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18 March 2016

€130 million in funding available for innovation procurement

The European Commission's Horizon 2020 programme is making €130 million in funding available for pre-commercial procurement (PCP) and public procurement of innovation (PPI) projects. The funding will be available in the areas of research infrastructures, ICT, health, security, energy, transport, space, and climate change and environment. The deadline for submitting a proposal to the open call is 12 April 2016.

90 percent of the coordination and procurements costs for PCP activities in any domain of public interest that requires ICT based solutions will be financed. The call is targeted at procurers from different countries that are facing similar challenges and wish to undertake a PCP together. A list of potential partners in the form of key ICT procurers within EU Member States is available on the eafip website.

The funding rate for PPI activities is at 35 percent. PPI works to make public services more dynamic through employing innovative solutions, while PCP focuses on the development and testing of innovative solutions from the ground up. Further details of how to access EU funding for innovative procurement are available on the Europa website.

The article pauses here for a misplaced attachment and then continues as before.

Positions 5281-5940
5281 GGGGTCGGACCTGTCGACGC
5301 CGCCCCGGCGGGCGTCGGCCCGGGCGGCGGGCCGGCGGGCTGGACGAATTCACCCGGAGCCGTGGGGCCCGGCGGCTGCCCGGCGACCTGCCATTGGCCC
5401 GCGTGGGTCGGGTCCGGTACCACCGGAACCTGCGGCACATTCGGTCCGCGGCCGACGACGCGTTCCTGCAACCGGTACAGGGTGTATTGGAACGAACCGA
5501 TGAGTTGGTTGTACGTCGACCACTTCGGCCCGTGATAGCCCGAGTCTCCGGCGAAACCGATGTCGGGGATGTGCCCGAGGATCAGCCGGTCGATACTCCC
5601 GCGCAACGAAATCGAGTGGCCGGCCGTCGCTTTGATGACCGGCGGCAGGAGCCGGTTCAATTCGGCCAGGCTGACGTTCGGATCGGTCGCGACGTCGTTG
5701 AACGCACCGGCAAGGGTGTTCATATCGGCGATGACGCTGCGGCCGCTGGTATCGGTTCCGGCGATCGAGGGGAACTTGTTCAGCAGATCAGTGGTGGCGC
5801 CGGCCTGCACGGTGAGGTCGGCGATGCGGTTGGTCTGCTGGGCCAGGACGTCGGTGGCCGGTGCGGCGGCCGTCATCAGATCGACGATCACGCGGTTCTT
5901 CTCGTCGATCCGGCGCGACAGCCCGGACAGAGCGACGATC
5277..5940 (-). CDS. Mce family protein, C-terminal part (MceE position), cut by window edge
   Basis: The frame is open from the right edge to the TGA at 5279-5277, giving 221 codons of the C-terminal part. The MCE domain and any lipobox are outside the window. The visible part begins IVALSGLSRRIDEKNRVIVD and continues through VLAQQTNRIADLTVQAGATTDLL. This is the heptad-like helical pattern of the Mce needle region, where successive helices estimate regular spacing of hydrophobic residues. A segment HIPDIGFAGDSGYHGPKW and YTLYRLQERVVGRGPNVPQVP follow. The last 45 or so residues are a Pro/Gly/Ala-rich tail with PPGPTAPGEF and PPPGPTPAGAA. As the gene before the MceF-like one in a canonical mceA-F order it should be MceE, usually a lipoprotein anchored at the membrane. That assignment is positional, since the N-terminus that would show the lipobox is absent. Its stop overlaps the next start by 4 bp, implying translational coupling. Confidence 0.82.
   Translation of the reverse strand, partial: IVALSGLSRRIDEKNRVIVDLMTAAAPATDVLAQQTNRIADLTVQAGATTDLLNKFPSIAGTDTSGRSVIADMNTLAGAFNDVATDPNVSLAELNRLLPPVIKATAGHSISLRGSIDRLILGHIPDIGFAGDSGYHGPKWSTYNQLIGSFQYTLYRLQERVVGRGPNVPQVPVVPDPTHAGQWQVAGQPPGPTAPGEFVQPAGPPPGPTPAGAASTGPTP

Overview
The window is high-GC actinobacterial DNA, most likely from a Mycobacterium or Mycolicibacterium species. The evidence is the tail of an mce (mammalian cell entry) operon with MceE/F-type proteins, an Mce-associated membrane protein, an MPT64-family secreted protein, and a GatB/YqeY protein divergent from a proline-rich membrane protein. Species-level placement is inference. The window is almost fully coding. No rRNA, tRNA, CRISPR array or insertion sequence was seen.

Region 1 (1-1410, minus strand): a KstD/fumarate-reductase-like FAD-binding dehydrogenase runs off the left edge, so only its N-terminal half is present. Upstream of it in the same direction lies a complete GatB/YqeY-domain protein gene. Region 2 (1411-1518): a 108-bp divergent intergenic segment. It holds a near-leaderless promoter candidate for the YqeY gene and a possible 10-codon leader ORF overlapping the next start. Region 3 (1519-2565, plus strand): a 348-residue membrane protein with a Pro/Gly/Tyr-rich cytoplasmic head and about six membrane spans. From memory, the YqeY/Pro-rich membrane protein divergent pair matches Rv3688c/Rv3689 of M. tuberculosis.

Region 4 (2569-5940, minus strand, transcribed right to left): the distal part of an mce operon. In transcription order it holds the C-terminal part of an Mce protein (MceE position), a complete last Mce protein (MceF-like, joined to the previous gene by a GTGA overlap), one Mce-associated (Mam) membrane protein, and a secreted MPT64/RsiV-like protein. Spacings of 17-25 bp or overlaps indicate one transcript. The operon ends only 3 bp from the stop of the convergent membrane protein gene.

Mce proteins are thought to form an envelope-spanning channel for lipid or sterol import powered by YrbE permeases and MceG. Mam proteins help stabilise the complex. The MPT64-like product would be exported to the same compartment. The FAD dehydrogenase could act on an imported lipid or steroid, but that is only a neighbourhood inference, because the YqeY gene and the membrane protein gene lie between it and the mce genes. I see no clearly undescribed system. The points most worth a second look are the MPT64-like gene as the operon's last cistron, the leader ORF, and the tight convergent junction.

For more information, visit

1 March 2016

Rotterdam unveils plans to reduce city centre traffic pollution

A new environmental zone in Rotterdam (The Netherlands) has halved the number of severely polluting cars entering the city. Every day up to 700,000 vehicles enter Rotterdam, of which 1.18 percent were older models whose emissions were considered extremely harmful. From 1 January 2016 the Dutch city announced that such vehicles would be banned from entering. Since then, the number of dirtier cars in the city has dropped to 0.66 percent.

There is currently no penalty for violating the ban. However, from 1 May drivers flouting the new rules will be hit with a €90 fine. Deputy Mayor of the City of Rotterdam Pex Langenberg said that the results were pleasing, but also reminded citizens to take advantage of the car-scrapping scheme to get rid of their dirty vehicles once and for all.

Rotterdam is offering a subsidy of between €1,000 to €2,500 for citizens to scrap their old vehicles, and an additional subsidy if they buy an electric car. The exclusion of vehicles that do not meet the new environmental zone target cuts emissions of soot by between 20 and 30 percent, the city calculates.

For more information, visit [in Dutch].